Which Joe gave his name to ‘sloppy joes’? We look at five interesting sandwiches and their lexical origins.
Almost completely blind.
- ‘Depending on his reduced power, a person can be calassified as 'stone-blind' or 'gravel-blind'.’
- ‘It was natural that the descendant of the Incas should desire to relieve his race from so odious an imputation; and we must have charity for him, if he does show himself, on some occasions, where the honor of his country is at stake, "high gravel-blind."’
- ‘This Is my true-begotten lather, who, being more than sand-blind, high gravel-blind, knows me not.’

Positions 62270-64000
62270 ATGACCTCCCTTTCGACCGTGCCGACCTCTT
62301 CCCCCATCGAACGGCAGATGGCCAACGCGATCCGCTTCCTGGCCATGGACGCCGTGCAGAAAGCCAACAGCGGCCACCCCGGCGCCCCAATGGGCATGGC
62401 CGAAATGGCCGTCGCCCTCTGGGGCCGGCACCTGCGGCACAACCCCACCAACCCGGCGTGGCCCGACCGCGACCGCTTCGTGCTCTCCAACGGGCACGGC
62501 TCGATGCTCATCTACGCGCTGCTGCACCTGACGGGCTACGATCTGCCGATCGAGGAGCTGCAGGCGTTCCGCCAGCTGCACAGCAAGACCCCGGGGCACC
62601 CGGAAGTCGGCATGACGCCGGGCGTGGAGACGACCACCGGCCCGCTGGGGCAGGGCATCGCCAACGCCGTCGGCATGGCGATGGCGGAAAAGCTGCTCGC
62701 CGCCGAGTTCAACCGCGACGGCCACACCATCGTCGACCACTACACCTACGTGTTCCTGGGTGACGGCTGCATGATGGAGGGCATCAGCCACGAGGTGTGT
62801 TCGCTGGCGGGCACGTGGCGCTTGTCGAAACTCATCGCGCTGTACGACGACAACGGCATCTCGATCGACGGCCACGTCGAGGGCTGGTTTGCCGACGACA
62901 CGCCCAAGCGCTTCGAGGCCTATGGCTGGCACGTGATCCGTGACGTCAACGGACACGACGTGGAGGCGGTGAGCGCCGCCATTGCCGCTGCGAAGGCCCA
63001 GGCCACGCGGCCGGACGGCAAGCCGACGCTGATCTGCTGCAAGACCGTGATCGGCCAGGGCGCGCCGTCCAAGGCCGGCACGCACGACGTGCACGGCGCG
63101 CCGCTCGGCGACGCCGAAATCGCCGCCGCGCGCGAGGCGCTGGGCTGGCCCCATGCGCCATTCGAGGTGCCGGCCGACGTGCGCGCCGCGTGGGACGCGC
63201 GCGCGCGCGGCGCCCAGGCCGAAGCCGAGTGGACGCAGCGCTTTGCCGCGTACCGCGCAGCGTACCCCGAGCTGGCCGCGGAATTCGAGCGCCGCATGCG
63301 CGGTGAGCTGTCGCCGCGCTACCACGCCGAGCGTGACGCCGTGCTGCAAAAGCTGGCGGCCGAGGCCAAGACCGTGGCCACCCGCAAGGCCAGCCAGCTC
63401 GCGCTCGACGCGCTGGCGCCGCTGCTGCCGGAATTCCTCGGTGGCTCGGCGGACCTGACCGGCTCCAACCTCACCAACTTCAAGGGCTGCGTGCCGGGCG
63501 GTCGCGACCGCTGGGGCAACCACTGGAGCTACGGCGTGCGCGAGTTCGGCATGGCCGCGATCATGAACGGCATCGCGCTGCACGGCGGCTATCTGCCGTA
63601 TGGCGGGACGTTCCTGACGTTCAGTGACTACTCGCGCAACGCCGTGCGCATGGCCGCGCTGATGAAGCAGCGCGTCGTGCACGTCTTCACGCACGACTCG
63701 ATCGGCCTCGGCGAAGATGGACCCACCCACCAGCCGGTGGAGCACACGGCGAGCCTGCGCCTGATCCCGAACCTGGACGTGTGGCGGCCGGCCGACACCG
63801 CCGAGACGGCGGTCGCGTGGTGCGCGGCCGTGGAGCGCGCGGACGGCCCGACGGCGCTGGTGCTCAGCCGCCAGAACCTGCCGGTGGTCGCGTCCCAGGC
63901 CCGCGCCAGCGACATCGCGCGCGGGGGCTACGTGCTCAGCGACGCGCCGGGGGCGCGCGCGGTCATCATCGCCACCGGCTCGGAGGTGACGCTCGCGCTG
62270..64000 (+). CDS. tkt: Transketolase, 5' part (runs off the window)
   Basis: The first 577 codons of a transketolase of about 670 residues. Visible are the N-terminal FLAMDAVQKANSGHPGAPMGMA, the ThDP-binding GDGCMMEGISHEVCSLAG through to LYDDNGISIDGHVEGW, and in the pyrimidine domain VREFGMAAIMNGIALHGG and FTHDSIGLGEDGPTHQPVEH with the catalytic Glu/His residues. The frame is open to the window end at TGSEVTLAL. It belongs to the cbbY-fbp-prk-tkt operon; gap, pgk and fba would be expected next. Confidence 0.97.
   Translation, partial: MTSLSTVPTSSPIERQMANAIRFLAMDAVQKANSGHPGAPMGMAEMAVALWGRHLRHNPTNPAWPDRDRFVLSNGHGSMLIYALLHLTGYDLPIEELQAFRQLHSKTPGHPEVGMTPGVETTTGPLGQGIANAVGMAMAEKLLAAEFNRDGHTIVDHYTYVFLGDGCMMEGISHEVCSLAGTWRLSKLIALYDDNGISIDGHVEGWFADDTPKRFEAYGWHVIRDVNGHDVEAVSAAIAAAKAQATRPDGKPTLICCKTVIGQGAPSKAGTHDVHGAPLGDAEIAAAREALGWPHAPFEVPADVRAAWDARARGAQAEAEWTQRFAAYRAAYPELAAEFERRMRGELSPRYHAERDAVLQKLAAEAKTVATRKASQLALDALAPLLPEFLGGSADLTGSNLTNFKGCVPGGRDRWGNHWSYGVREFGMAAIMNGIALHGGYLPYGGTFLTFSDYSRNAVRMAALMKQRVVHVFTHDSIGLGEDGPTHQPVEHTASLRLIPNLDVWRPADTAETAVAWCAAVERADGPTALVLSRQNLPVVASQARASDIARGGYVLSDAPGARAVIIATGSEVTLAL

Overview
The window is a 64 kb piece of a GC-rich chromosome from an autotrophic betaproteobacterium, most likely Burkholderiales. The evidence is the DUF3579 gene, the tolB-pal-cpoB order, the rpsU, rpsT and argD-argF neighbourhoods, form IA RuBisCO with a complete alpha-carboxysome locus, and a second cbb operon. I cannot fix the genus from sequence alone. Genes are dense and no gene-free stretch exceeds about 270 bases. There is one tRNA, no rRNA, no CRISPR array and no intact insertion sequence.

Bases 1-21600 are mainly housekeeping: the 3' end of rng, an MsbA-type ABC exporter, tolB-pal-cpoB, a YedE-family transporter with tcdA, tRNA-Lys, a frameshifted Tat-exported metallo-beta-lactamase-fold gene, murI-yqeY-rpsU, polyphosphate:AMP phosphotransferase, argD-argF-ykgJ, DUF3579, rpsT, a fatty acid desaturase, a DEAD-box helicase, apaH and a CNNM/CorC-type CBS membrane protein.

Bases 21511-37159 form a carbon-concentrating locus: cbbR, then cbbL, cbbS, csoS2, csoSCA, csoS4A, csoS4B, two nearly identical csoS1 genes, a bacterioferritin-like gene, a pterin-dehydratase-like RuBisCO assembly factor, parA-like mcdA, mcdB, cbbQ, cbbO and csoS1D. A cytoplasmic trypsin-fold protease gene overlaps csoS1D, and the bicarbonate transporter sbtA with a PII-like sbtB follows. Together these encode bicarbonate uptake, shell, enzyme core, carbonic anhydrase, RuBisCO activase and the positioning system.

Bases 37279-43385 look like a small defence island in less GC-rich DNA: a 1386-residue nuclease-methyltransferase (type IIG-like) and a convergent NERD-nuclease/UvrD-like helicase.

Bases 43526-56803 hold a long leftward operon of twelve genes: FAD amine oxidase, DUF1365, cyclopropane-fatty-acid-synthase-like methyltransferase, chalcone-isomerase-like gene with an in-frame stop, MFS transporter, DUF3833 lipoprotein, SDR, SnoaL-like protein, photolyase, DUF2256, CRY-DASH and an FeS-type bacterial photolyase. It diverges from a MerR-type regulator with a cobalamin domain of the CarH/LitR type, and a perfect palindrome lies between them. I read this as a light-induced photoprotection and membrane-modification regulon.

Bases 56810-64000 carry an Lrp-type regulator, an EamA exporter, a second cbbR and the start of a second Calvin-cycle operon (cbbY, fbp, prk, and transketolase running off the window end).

Early 17th century: originally as high-gravel-blind, a humorous usage meaning more than sand-blind (= half-blind) with reference to Shakespeare's Merchant of Venice.
Are you looking for a word for a foolish person? We explore twelve interesting words to describe the dunderheads in your life.
Before you run for the hills, let’s run through a list of ‘run’ expressions that are running through our minds.
The definitions of ‘buddy’ and ‘bro’ in the OED have recently been revised. We explore their history and increase in popularity.